Urinary concentrations of cephalexin were determined by a validated high performance liquid chromatographic (HPLC) method with UV detection at 254 nm. The drug was extracted from 500 μL urine using 300 mg of NaCl, 25 μL of HCl 0.75 N and 3.0 mL of acetonitrile. Then, each sample was mixed using a vortex stirrer for one minute and centrifuged for 10 min at 2000 rpm. A volume of 2.5 mL of the supernatant were separated and evaporated to dryness under a N2 stream at 37 ºC. The residue was reconstituted with 500 μL of mobile phase and 20 μL were injected into the chromatographic system.

Chromatography was performed at room temperature using a 15.0 cm x 4.6 mm Supelcosil(r) 5 μm LC18 column (SUPELCO) and the mobile phase was constituted by 0.25 N acetate buffer pH 3.0 (65%) and methanol (35%) at a flow-rate of 1 mL.min-1.

Validation was accomplished through determination of recovery, linearity, quantification limit, precision, accuracy, specificity and stability (ANVISA, 2003; ICH, 2005).

Bioequivalence evaluation

Since cephalexin is almost 100% excreted unchanged in urine, the pharmacokinetic parameters for bioequivalence determination were established using urinary excretion data. Urine samples were collected at various time periods after dosing and were analysed for cephalexin. A graph of the cumulative amount of excreted drug versus time intervals of collection was obtained. Cumulative amount of excreted cephalexin (Duc) was determined by adding the amount of drug excreted in each time interval to the amount of drug excreted recovered in the previous time intervals. The total amount of drug recovered from urine after all excretion period was designed by Du . In this study the Du was obtained from the cumulative excretion at 420 min, using the following equation (Arancíbia, 1991; Shargel, Yu, 1993):

(Duc)i = Du∞ - [ 1 / e -kΔt] [ (Duc)i+1 - (Duc)i]

where (Duc) i is the cumulative amount of cephalexin excreted at a specific time; (Du) i+1 is the cumulative amount of cephalexin excreted at the immediately following time; k is the constant rate for elimination; and δt is the time interval.

The drug urinary excretion rate (dDu/dt) cannot be determined experimentally for any given instant. An average urinary excretion rate is then calculated for every collection period. The average values of dDu/dtwere natural logarithmic (ln) transformed and plotted against the midpoint time of the collection period (tm). The maximum cephalexin urinary excretion rate [(dDu/dt)max] and the middle-time (tm max ) to reach [(dDu/dt)max] were registered. The elimination constant rate (k) was determined by linear regression of the terminal phase of the logarithmically transformed "dDu/dt x tm" curve. The elimination half-life (t 1/2 )β was calculated dividing 0.693 for k.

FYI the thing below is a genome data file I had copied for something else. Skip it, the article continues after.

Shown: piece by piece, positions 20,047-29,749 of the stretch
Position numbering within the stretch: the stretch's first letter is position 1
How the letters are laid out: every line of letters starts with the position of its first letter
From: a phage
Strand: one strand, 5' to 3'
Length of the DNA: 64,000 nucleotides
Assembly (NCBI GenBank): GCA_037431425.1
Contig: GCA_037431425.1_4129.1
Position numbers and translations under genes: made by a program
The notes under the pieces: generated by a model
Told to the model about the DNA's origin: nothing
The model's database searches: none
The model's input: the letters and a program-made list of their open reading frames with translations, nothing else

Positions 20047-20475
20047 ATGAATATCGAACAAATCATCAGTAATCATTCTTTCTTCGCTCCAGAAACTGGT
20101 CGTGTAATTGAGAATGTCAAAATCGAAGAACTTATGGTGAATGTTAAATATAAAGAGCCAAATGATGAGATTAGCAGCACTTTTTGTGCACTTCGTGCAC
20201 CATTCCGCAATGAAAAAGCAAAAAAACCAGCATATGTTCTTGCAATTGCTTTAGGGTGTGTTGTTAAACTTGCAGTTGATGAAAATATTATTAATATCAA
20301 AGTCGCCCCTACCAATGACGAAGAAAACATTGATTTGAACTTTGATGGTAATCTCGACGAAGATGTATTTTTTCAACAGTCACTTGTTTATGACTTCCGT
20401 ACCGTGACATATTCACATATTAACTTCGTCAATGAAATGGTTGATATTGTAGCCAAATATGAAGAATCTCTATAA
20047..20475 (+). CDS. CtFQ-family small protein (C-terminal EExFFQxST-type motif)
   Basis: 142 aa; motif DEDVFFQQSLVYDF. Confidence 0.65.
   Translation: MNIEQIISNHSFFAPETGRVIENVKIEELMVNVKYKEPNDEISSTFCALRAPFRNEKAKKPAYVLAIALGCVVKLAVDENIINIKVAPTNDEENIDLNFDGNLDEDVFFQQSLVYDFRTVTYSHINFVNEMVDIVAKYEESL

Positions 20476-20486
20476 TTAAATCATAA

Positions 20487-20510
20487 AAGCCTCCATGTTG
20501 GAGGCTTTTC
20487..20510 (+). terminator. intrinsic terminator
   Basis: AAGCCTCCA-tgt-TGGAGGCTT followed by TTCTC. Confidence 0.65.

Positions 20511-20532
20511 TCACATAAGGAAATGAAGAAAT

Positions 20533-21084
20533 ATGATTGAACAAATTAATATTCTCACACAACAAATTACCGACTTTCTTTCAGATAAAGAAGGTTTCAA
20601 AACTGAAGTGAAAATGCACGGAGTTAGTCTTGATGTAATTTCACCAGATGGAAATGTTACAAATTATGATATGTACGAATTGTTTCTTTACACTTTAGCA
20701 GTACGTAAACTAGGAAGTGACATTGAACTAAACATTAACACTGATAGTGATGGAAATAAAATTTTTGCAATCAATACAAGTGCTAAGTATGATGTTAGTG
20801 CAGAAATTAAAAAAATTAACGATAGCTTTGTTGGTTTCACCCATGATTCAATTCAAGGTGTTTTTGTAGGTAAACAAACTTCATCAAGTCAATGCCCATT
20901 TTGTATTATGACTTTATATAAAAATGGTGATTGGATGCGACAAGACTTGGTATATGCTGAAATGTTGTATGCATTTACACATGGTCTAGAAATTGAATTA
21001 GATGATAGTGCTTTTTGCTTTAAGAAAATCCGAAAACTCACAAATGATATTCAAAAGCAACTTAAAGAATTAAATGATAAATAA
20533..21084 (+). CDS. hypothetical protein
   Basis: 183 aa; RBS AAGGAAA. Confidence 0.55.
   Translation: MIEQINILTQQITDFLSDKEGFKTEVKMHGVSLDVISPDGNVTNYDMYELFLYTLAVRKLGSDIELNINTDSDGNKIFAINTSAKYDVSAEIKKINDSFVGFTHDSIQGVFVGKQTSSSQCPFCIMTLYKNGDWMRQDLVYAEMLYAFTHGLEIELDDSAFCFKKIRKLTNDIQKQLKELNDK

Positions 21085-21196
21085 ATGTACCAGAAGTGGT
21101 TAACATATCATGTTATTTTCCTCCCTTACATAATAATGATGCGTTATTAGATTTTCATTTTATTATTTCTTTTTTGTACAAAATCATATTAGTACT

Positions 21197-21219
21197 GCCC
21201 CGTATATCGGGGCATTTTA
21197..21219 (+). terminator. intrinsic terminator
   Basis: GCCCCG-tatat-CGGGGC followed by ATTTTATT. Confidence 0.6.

When all drug has been excreted (t=∞) the fraction of dose absorbed after a single oral dose is given by the following equation:

F = k . Du∞ / ke D0

where F is the fraction of dose absorbed; k is the constant rate for elimination; ke is the constant rate of renal excretion; Du is the total amount of drug recovered after excretion and D 0 is the drug dose.

However, since elimination of the drug is usually and totally effected by renal excretion, ke=k and:

F = Du∞ / D0

Analysis of variance (ANOVA) was performed for the values of the following pharmacokinetic parameters: cumulative amount of excreted cephalexin (Duc); total cumulative amount of cephalexin excreted (Du >); maximum excretion rate of cephalexin [(dDu/dt)max]; middle-time of maximum excretion rate of cephalexin (tm max ); excretion constant rate of cephalexin (k) and cephalexin elimination half-life (t1/2)β. Factors accounting for the following variation sources were considered: sequence, subjects, period and treatment. The 90% confidence interval (90% CI) for the ratio between the test and the reference [Duc, Du and (dDu/dt)max] were calculated. Bioequivalence is confirmed if the 90% CI are within 80-125%.

RESULTS AND DISCUSSION

Dissolution profiles and dissolution efficiency (DE%)

Figure 1 shows the dissolution profiles of products A and B. DE values of immediate-release cephalexin tablets (500 mg) were 68.69±4.18% for product A (p=0.23; statistically significant difference was considered if p≤0.05) and 71.03±6.63% for product B.

Figure 1. Dissolution profiles of immediate-release cephalexin tablets (500 mg), A and B products. The figure represents the dissolution percentages (arithmetic mean) and the standard deviations (n=6) 

Cephalexin quantification in urine

The chromatograms of urine showed good resolution for all analysis and the retentions times of cephalexin were about 5 minutes (Figure 2). Calibration curve parameters of cephalexin quantification in human urine by chromatographic method were: slope of 10872, y-intercept of 131442 and correlation coefficient (r²) of 0.9974.

Figure 2. Chromatogram of blank human urine (1), blank human urine with cephalexin 25.0 µg.ml-1 (2), 50.0 µg.mL-1 (3) and 100.0 µg.mL-1 (4). 

The proposed method showed 84.85% of recovery, linearity between 10 and 500 μg.mL-1, quantification limit of 10 μg.mL-1, intra-assay precision between 2.05 and 6.00%, inter-assay precision between 1.87 and 2.99%, intra-assay recovery between 81.12 and 92.36%, and inter-assay recovery between 80.08 and 88.84%. The samples were stable for 120 days at -20 ºC and the organic extracts were stable after reconstitution with mobile phase for 48 hours at room temperature.

The proposed method is suitable for cephalexin quantification in urine samples, showed good specificity, sensitivity, linearity, precision and accuracy, thereby enabling its use in bioequivalence assays.